One should not assume that I am from a privileged background because I attended the University of Zambia (UNZA) and Oxford University. On the contrary, I am, like many Zambians, a child of struggle and adversity. My father died when I was still a baby. My mother, a rustic self-made visionary who neither stepped a foot into a school classroom nor enjoyed the advantage of a formal job, raised me by herself until 2010 when, owing to a lack of adequate public health facilities in rural areas, she succumbed to a treatable illness while I was still a student. My own personal experiences – a rural child, raised by a single parent mainly an extremely poor mother who never saw the inside of a classroom, who dares to hope and whose life can be shattered or transformed by their place of birth and the decisions of those entrusted with public service – are sadly common to many, many Zambians.

There is an abundance of potential among rural kids but it cannot be unleashed by a national leadership that prioritises the selfish striving for personal gain over the selfless pursuit of the public good. If we keep quiet when the government thinks that the best way of utilising public funds is to buy 42 fire tenders costing US $42 million, when a President declares himself ‘a success’ simply because he has won an election, when our leaders are prepared to sell the very education institution that gave many of us a start in life, when none of us are willing to hold our public leaders to account, then only a tiny number of people will succeed in escaping poverty. Those of us who have succeeded owe our success to those who are left behind. We cannot afford to ignore the injustices of the society we live in or to abandon it for another.

Critics of my previous article have also been quick to accuse me of working to advance sectional interests or a particular viewpoint of my paymasters. Perhaps they cannot imagine being motivated to do anything except for material gain. This is regrettable: I have never claimed nor received a single ngwee for writing this column, something I am sure the editors of News Diggers would be happy to confirm. I do what I do out of a deep conviction, motivated by the belief that if knowledge is worth acquiring, it is also worth sharing. Zambia lacks a public intellectual culture and I started this column in the hope that in my own modest way I could contribute to the creation of one. I have long maintained that Zambia’s intellectuals, though few in number, have a duty to publicly share their knowledge and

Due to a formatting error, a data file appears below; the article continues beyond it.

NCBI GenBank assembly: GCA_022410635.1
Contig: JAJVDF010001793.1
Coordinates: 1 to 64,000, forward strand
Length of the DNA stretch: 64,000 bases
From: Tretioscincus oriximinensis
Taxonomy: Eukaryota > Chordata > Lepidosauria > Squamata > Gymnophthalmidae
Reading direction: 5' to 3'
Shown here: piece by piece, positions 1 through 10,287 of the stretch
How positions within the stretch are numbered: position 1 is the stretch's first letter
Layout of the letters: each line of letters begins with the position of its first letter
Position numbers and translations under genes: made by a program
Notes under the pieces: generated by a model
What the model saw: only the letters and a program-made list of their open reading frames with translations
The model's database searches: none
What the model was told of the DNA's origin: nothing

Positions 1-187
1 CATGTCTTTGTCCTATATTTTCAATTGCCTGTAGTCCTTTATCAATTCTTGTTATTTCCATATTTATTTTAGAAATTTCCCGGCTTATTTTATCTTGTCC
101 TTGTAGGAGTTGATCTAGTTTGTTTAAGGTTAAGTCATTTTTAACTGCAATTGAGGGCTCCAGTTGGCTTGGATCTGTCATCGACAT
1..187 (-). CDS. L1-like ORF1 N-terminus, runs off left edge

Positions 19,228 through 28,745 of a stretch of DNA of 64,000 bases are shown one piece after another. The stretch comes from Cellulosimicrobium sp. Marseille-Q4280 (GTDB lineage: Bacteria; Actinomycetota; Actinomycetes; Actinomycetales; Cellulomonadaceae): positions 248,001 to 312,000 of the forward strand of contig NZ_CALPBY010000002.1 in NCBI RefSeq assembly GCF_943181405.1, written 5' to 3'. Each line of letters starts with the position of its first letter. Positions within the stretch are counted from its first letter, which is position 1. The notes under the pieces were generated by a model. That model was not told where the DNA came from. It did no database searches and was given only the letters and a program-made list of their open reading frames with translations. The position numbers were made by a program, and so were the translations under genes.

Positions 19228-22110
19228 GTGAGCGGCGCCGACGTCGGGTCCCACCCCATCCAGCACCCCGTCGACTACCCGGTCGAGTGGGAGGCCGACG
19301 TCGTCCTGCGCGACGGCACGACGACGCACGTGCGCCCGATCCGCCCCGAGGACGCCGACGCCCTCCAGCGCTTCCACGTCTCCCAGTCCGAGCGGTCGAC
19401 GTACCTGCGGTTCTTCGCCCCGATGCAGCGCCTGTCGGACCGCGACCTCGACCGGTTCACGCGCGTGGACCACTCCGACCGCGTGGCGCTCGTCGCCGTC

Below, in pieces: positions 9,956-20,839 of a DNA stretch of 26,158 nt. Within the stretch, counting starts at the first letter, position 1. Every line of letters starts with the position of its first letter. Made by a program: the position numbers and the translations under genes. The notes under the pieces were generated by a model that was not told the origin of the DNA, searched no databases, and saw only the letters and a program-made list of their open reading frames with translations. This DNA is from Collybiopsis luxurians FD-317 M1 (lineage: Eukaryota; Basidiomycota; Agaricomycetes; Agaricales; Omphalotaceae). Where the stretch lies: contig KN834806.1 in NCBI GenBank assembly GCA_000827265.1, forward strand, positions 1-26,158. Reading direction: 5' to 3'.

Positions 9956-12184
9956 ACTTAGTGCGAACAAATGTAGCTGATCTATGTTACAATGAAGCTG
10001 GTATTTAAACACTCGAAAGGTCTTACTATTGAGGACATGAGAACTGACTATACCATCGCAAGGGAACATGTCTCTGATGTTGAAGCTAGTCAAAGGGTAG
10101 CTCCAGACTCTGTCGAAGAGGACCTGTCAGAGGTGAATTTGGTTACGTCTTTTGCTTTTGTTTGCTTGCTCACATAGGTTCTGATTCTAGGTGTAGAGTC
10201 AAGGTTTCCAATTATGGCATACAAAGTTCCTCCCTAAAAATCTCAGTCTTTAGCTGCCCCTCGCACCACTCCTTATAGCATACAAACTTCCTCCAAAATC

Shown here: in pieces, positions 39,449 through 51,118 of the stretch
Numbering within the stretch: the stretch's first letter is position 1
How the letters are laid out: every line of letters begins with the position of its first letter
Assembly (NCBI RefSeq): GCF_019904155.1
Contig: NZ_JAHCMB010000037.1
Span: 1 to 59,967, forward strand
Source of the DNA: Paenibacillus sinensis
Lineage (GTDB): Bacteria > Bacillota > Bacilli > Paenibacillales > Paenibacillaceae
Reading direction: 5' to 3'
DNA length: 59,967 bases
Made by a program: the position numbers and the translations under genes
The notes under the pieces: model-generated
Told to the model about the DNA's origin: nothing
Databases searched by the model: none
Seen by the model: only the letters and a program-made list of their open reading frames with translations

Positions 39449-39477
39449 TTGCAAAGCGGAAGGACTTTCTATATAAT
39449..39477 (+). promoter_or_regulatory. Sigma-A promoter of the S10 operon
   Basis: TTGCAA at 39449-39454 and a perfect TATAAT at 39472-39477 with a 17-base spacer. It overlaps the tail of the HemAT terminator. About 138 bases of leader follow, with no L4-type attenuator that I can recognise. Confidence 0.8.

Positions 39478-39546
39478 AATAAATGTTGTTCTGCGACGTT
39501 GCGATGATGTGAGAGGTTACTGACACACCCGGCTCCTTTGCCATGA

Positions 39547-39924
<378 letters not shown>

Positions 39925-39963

expertise. I myself am extremely grateful for the education I received both at UNZA, courtesy of a government bursary, and later as a Rhodes Scholar at Oxford University, but remain conscious and indeed outraged that such opportunities remain so limited for my fellow citizens. It is incumbent upon those of us who have received a good education to share the fruits of such benefits as far as we can with others. For me, one way of doing so was returning home to teach at UNZA, one of the educational institutions that gave me a start. I also periodically return to my former schools in rural areas to share with today’s pupils my experiences and the opportunities ahead.

Writing this weekly column is a privilege that I do not take for granted, one that I carry out in my few moments of spare time between teaching and marking the work of several hundred undergraduates and master’s students, and conducting my own academic research. It is my belief that intellectuals must act out of conviction, based on understandable reasons and the intrinsic value of their actions, not out of anticipation of material gain, political or personal favours. This is especially important in the current deteriorating political climate in Zambia as our present government threatens freedom of speech and freedom of expression. I joined News Diggers as a columnist in June 2017 to contribute towards the protection of our free press. Zambia’s once vibrant tradition of private media had been almost totally stifled when News Diggers was founded. Following the closure of The Post, the only remaining major private newspaper outlet largely adopted a pro- government position. A critical free press willing and able to hold the powerful to account is the lifeblood of any functioning democracy. News Diggers, I thought, could play that role and I have since endeavoured to contribute towards their efforts. This is not a task I envisage or wish to do alone. Other educated Zambians must do their bit to strengthen our fragile democracy and help our fellow citizens who have been failed so many times by successive governments.